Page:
Poster Session

Start Date

9-4-2014 12:45 PM

Description

In an era of large-scale biomedical research, generating and sharing datasets in an open manner is an important, but non-trivial task. However, researchers are subject to the ‘publish or perish’ culture, where career progression and tenure is highly dependent on publishing papers in peer reviewed journals with high impact factors. Standard journals often have limited space available for each paper, thus much of the scientific literature has little data associated with each article.

In addition, the publication of a dataset is rarely considered as having as high an impact compared with a data analysis paper. There are also numerous technical obstacles in making datasets truly accessible. These issues combine to create a scientific culture where sharing and publishing data ends up low on a researchers’ list of priorities. However, open data can be beneficial to scientific progress in several ways; for example enabling data to be verified1 or the testing of novel hypotheses that were unforeseen at the time of data generation2.

F1000Research is working with funders and institutions to begin addressing some of these challenges. We have implemented several initiatives to provide methods and tools to capture the production of scientific data, and to establish this as an important output of research activity in itself.

References

Simonsohn U, 2013."Just Posting It" works, leads to new retraction in Psychology. Data Colada [blog] 17th September [Accessed: 20 Jan 2014]

Chappell, P. R. and Lorrey, A. M., 2013. Identifying New Zealand, Southeast Australia, and Southwest Pacific historical weather data sources using Ian Nicholson's Log of Logs. Geoscience Data Journal (http://dx.doi.org/10.1002/gdj3.1) [Early View (Online Version of Record published before inclusion in an issue)]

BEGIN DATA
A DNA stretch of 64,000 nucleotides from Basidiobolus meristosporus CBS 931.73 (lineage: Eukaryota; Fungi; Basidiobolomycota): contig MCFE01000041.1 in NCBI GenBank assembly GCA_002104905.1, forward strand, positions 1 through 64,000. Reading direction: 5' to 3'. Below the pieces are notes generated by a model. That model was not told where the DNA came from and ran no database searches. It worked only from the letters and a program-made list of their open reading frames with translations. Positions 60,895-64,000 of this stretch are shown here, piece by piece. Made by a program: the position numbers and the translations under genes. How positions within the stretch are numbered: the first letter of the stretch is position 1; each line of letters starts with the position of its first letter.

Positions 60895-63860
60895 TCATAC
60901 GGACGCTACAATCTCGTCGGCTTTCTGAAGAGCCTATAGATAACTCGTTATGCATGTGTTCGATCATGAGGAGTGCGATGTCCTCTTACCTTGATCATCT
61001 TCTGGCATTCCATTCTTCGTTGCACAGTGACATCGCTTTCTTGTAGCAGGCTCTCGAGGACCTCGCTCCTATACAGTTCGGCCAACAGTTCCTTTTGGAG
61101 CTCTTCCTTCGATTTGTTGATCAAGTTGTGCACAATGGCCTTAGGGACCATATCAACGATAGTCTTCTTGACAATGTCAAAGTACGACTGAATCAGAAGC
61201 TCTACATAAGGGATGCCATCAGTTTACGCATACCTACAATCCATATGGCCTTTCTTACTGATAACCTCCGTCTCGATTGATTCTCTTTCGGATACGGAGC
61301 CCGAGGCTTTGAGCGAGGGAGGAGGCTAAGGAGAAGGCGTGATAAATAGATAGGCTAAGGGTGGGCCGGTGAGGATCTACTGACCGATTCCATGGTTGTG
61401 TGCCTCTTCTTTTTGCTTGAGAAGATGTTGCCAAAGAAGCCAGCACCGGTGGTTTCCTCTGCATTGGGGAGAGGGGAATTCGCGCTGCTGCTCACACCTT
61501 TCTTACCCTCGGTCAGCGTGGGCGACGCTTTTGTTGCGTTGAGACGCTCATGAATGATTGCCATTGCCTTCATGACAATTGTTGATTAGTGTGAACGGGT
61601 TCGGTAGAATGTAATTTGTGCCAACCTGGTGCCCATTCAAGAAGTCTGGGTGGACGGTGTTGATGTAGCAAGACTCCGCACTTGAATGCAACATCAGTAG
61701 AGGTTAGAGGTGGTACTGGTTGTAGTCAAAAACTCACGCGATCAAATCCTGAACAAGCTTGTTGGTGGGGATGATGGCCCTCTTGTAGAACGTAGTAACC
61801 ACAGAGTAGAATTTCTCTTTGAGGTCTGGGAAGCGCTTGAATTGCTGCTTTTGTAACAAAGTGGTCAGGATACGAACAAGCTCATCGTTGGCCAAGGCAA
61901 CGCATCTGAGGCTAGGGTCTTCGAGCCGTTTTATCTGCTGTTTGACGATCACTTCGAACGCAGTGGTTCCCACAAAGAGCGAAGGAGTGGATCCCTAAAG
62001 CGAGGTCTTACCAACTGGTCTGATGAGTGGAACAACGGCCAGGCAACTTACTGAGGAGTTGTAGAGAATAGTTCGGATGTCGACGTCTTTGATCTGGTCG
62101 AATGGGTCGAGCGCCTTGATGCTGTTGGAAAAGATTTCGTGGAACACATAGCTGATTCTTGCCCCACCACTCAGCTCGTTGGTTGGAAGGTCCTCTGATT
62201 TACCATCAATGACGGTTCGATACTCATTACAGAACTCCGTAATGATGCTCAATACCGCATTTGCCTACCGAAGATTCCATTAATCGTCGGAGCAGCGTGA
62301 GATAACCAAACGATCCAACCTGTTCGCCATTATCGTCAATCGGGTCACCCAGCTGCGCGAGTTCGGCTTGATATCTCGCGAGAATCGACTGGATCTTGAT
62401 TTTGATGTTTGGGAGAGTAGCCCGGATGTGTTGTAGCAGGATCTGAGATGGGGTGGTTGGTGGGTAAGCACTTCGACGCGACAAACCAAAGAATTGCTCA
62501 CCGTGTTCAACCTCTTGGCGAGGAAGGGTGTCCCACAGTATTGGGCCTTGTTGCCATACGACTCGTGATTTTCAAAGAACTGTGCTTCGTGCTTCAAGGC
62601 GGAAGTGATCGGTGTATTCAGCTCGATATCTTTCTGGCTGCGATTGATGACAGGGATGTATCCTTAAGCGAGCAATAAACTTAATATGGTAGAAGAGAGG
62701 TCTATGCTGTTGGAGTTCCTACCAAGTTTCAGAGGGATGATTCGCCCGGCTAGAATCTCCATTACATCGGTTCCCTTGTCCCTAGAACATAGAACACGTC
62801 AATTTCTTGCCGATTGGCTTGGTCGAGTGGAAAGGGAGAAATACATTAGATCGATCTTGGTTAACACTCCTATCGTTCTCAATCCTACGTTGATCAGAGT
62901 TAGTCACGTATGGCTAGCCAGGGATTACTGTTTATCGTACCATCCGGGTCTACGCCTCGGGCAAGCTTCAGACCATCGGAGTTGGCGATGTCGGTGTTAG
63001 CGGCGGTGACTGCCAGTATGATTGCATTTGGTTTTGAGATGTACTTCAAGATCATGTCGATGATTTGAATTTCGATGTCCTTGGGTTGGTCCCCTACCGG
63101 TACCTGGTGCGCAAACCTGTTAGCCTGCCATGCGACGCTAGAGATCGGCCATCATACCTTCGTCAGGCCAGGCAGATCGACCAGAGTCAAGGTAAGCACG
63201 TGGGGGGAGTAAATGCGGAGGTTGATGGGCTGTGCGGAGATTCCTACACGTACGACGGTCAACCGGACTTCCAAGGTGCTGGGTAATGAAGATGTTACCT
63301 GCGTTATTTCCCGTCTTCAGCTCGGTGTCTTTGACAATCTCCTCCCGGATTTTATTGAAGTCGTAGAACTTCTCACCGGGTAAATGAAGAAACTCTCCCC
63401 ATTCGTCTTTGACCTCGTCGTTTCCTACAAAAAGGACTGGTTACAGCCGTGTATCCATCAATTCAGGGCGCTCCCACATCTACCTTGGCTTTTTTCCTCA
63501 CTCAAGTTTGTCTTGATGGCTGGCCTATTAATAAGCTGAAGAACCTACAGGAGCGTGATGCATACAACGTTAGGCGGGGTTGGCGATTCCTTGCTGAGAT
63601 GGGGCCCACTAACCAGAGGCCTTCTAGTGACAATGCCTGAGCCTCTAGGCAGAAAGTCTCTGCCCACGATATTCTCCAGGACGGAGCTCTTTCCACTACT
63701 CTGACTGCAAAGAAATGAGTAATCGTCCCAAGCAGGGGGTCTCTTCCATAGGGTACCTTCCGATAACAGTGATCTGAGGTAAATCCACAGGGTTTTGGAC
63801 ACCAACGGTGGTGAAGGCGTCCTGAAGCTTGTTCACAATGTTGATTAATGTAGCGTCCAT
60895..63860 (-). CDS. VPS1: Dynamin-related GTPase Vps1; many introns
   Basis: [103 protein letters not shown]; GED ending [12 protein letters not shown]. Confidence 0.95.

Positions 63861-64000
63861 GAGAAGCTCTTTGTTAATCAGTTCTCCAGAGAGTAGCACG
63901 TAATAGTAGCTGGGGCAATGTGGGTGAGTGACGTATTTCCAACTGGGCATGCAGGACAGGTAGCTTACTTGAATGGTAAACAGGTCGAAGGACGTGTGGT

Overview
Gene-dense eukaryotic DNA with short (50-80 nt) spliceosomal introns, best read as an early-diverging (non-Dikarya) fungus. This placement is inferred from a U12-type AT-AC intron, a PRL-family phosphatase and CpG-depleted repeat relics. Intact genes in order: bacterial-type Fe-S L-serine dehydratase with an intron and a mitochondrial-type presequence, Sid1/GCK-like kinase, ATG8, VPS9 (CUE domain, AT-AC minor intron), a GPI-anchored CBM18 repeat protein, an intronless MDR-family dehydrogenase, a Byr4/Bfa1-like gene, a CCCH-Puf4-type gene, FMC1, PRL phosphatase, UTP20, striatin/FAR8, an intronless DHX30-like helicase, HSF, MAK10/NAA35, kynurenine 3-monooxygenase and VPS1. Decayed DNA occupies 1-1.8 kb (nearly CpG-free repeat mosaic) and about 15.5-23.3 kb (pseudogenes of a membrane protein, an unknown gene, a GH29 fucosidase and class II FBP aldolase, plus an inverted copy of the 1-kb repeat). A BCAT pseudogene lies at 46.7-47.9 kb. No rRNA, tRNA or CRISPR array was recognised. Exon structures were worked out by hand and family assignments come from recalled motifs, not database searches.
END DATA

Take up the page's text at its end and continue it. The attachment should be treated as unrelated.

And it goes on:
Keywords

Data sharing, post-publication peer review, open

Comments

Disclosures: All the authors are paid employees of F1000Research, Faculty of 1000.

Creative Commons License

Creative Commons License
This work is licensed under a Creative Commons Attribution 4.0 License.

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Apr 9th, 12:45 PM

Helping Biomedical Researchers Gain the Credit They Deserve

In an era of large-scale biomedical research, generating and sharing datasets in an open manner is an important, but non-trivial task. However, researchers are subject to the ‘publish or perish’ culture, where career progression and tenure is highly dependent on publishing papers in peer reviewed journals with high impact factors. Standard journals often have limited space available for each paper, thus much of the scientific literature has little data associated with each article.

In addition, the publication of a dataset is rarely considered as having as high an impact compared with a data analysis paper. There are also numerous technical obstacles in making datasets truly accessible. These issues combine to create a scientific culture where sharing and publishing data ends up low on a researchers’ list of priorities. However, open data can be beneficial to scientific progress in several ways; for example enabling data to be verified1 or the testing of novel hypotheses that were unforeseen at the time of data generation2.

F1000Research is working with funders and institutions to begin addressing some of these challenges. We have implemented several initiatives to provide methods and tools to capture the production of scientific data, and to establish this as an important output of research activity in itself.

References

Simonsohn U, 2013."Just Posting It" works, leads to new retraction in Psychology. Data Colada [blog] 17th September [Accessed: 20 Jan 2014]

Chappell, P. R. and Lorrey, A. M., 2013. Identifying New Zealand, Southeast Australia, and Southwest Pacific historical weather data sources using Ian Nicholson's Log of Logs. Geoscience Data Journal (http://dx.doi.org/10.1002/gdj3.1) [Early View (Online Version of Record published before inclusion in an issue)]

 

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